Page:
return new EventPromised((resolve, error, emit) => {
    ...
    ... build command...
    ...
    emit("build:finished", "some message");
    resolve("Promise solved");
  })
}

const eventPromised = await build(options);
eventPromised.on('build:finished', msg => console.log(msg))

But, I think it’s okay if we solve it in a “stupid” way :sweat_smile:

We can just create a single eventEmitter in a separate module and then namespace the events for each command and interface.

import { EventEmitter } from "events";

type eventTypes = "cli:create" | "cli:create:error" | "cli:create:subscribe";
let emitter: EventEmitter;

export { emitter }; 

And then just use it wherever.
The package https://github.com/andywer/typed-emitter will also give us type safety / autocompletion for the event types that we define ourselves.

If you want to use both the event emitter and the promise you can delay the awaiting of a promise:

const buildPromise = build(options);
buildPromise.on('build:finished', msg => console.log(msg))
const buildResult = await buildPromise;

If you don’t want to use the event emitter, you just await the promise:

const buildResult = await build(options);

Hmm, I don’t think this is going to work because whatever I return from build in your example is going to be automatically wrapped in a Promise. So, I can’t return the EventPromised object and call it’s .on method, because the EventPromised will be wrapped in a native promise.

Oh, but EventPromised is already a promise, you don’t need to wrap it on a promise again :slight_smile:

This is the corrected example:

I’d also like to talk about the testing strategy we are going to take from now with steps, commands, and interfaces. Right now we only have unit tests for steps.

Steps

I think we should either:

  • Add end to end tests and keep the unit tests.
  • Delete the unit tests and only maintain e2e tests.

The problem with unit tests is that a lot of the steps are going to deal with stuff which is different in each operative system, like the file system for example. We need to have that covered, so I’d like to run the e2e tests in ubuntu, mac, and windows using GitHub actions.

We can create these tests with jest, but instead of mocking the libraries we check that the things that need to happen are actually happening. For example, something like this:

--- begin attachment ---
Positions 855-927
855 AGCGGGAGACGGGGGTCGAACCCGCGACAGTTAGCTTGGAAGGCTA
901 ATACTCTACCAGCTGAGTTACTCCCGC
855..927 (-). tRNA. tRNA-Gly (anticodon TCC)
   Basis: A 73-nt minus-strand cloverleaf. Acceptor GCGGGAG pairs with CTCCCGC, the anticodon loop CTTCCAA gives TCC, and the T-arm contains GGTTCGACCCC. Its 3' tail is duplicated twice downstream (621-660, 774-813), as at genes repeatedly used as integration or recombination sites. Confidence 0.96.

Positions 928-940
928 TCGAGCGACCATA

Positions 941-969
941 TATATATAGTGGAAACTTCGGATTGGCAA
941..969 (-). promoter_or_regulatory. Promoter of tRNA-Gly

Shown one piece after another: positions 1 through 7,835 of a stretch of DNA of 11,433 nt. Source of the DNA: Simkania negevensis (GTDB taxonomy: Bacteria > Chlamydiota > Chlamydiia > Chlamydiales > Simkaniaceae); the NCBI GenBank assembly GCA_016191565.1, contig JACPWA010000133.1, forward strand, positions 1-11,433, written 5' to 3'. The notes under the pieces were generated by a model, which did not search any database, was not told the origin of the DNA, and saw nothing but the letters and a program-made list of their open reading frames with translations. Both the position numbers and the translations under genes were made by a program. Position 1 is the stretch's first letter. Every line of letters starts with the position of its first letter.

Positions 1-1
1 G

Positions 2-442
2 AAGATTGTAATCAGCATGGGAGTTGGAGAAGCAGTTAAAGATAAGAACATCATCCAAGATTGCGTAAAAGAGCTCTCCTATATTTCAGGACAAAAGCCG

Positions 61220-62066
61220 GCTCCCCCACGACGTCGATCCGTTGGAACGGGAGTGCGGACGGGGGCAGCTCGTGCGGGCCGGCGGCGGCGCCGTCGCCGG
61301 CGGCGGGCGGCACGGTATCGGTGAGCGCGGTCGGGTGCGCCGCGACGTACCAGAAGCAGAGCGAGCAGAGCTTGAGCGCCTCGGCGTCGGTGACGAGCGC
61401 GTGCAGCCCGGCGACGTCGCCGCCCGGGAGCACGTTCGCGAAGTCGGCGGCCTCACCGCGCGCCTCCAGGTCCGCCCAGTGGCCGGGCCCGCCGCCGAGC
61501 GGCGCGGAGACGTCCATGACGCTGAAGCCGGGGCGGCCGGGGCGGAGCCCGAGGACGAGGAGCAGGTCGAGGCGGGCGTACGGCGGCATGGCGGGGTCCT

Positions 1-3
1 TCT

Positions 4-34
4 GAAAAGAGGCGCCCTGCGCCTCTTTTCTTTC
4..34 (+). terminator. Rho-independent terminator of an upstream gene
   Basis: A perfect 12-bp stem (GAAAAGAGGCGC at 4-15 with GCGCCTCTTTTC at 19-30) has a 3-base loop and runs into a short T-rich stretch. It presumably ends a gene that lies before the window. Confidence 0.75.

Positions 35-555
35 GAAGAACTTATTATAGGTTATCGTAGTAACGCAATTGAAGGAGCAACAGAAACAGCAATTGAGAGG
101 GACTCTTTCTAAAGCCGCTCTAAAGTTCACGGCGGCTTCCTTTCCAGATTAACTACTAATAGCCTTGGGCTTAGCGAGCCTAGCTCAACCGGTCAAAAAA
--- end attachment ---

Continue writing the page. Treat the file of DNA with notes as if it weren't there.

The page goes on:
beforeEach(() => {
  rimfar("./tmp");
});

test("createPackageJson with some specific options", () => {
  const options = { path: "./tmp", /* more options... */ };
  await createPackageJson(options);
  const packageJson = await readFile("./tmp/package.json", "utf8");
  expect(packageJson).toMatchSnapshot();
});

Commands

For commands maybe it’ll be enough to do unit tests and assert that the correct steps have been called:

// Mocked steps
steps.createDir.mockReturnValue(Promise.resolve(true));
steps.createPackageJson.mockReturnValue(Promise.resolve(/* some value... */));

test("create with some specific options", () => {
  const options = { name: "my-app", typescript: false };
  await build(options);

  expect(steps.createDir).toHaveBeenCalledWith("my-app");
  expect(steps.createPackageJson).toHaveBeenCalledWith({ name: "my-app", /* ... */ });
  // More asserts...
});

Interfaces

I think we should not test the current interface because it’s going to be deprecated soon when we move everything to ink.

Once we move to ink, we can use the stdin.write method to simulate the keyboard. Then, check with mocked commands if it is calling them with the correct parameters.

For example, start the create interface with some args, simulate the keyboard entry and assert the commands:

commands.create.mockReturnValue(Promise.resolve(true));
commands.subscribe.mockReturnValue(Promise.resolve(true));

test("create cli with some options", () => {
  const args = [ "my-app",  "--git" ];
  const { stdin } = render(cli.create(args));
  stdin.write("\r"); // Accept name (prepopulated via args).
  stdin.write("N\r");  // Don't opt-in to TypeScript.
  stdin.write("\r"); // Accept git (prepopulated via args).
  stdin.write("@frontity/twentytwenty-theme\r"); // Starter theme.
  

  expect(commands.create).toHaveBeenCalledWith({
    name: "my-app",
    typescript: false,
    git: true,
    packages: [
      "@frontity/twentytwenty-theme"
    ]
  });

  stdin.write("Y\r"); // Subscribe to the newsletter.
  stdin.write("[email protected]\r"); // Enter email

  expect(commands.subscribe).toHaveBeenCalledWith({
    email: "[email protected]"
  });

Thoughts? :slight_smile:

That works, you’re right, but it’s because we made the build command to not be an async function anymore.